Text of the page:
help me to know that you are with me,
help me to believe that nothing can separate me
from your love
revealed in Jesus Christ our Lord.

For the Christian community

We are not people of fear:
we are people of courage.
We are not people who protect our own safety:
we are people who protect our neighbours’ safety.
We are not people of greed:
we are people of generosity.
We are your people God,
giving and loving,
wherever we are,
whatever it costs
For as long as it takes
wherever you call us.

(Barbara Glasson, President of the Methodist Conference)

this week

Compline: Night Prayer

To access Compline on the Church of England website, click here.

The ancient office of Compline derives its name from a Latin word meaning ‘completion’ (completorium). It is above all a service of quietness and reflection before rest at the end of the day.


The Lord almighty grant us a quiet night and a perfect end.
All: Amen.
Our help is in the name of the Lord
All: who made heaven and earth.

A period of silence for reflection on the past day may follow.

The following or other suitable words of penitence may be used

All: Most merciful God,
we confess to you,
before the whole company of heaven and one another,
that we have sinned in thought, word and deed
and in what we have failed to do.
Forgive us our sins,
heal us by your Spirit
and raise us to new life in Christ. Amen.

O God, make speed to save us.
All: O Lord, make haste to help us.

All: Glory to the Father and to the Son
and to the Holy Spirit;
as it was in the beginning is now
and shall be for ever. Amen.

The following or another suitable hymn may be sung

Before the ending of the day,
Creator of the world, we pray
That you, with steadfast love, would keep
Your watch around us while we sleep.

From evil dreams defend our sight,
From fears and terrors of the night;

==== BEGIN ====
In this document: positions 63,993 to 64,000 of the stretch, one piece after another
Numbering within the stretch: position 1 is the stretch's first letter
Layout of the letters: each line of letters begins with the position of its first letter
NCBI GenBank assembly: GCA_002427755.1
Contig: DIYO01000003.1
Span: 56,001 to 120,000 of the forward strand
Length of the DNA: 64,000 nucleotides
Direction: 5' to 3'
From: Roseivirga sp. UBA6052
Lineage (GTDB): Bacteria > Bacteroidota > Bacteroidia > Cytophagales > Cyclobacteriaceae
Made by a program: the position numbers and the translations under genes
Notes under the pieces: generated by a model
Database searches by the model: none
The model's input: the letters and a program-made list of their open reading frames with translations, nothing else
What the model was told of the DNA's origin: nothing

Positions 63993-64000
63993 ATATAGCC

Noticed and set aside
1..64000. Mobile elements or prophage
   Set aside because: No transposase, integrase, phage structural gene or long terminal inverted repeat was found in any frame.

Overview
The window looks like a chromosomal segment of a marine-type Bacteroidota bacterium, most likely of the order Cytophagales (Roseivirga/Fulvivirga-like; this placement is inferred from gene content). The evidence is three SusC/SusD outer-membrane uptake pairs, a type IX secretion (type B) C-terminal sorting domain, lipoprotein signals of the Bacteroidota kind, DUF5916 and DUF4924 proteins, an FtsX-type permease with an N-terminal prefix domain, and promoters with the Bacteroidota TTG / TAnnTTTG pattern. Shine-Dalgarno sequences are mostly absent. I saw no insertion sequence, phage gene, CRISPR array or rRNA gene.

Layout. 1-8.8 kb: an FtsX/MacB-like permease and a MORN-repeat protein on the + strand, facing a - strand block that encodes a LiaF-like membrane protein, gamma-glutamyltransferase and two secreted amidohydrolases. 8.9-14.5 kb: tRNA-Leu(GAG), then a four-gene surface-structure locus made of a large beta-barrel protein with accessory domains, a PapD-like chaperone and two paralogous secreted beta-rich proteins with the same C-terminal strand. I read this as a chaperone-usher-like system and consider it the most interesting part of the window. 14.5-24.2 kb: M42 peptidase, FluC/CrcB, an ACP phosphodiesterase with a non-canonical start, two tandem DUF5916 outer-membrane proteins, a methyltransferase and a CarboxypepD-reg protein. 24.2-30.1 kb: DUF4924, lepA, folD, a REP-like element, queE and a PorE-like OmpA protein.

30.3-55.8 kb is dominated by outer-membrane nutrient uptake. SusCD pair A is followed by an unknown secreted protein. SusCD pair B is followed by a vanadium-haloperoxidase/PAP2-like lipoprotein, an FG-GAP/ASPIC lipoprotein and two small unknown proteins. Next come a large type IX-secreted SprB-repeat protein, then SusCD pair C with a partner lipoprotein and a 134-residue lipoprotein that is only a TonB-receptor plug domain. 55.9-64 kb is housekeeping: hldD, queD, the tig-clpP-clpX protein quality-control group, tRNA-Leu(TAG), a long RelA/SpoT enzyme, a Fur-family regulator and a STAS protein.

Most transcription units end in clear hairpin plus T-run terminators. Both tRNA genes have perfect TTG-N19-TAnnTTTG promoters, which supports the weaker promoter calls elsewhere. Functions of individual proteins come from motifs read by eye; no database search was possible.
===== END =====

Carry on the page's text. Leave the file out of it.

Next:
Tread underfoot our deadly foe
That we no sinful thought may know.

O Father, that we ask be done
Through Jesus Christ, your only Son;
And Holy Spirit, by whose breath
Our souls are raised to life from death.

The Word of God


At the end of the psalmody, the following is said or sung

All: Glory to the Father and to the Son
and to the Holy Spirit;
as it was in the beginning is now
and shall be for ever. Amen.

Scripture Reading

A suitable passage is read
The following responsory may be said

Into your hands, O Lord, I commend my spirit.
All: Into your hands, O Lord, I commend my spirit.
For you have redeemed me, Lord God of truth.
All: I commend my spirit.
Glory to the Father and to the Son
and to the Holy Spirit.
All: Into your hands, O Lord, I commend my spirit.
Keep me as the apple of your eye.
All: Hide me under the shadow of your wings.

Gospel Canticle

The Nunc dimittis (The Song of Simeon) is said or sung

All: Save us, O Lord, while waking,
and guard us while sleeping,
that awake we may watch with Christ
and asleep may rest in peace.

1 Now, Lord, you let your servant go in peace: ♦
your word has been fulfilled.

2 My own eyes have seen the salvation ♦
which you have prepared in the sight of every people;

3 A light to reveal you to the nations ♦
and the glory of your people Israel.

Luke 2.29-32

All: Glory to the Father and to the Son
and to the Holy Spirit;
as it was in the beginning is now
and shall be for ever. Amen.

All: Save us, O Lord, while waking,
and guard us while sleeping,
that awake we may watch with Christ
and asleep may rest in peace.


Intercessions and thanksgivings may be offered here.

The Collect

Silence may be kept.

Visit this place, O Lord, we pray,
and drive far from it the snares of the enemy;
may your holy angels dwell with us and guard us in peace,
and may your blessing be always upon us;
through Jesus Christ our Lord.
All: Amen.

The Lord’s Prayer may be said.

The Conclusion

In peace we will lie down and sleep;
All: for you alone, Lord, make us dwell in safety.
Abide with us, Lord Jesus,
All: for the night is at hand and the day is now past.
As the night watch looks for the morning,
All: so do we look for you, O Christ.

The Lord bless us and watch over us;
the Lord make his face shine upon us and be gracious to us;
the Lord look kindly on us and give us peace.
All: Amen.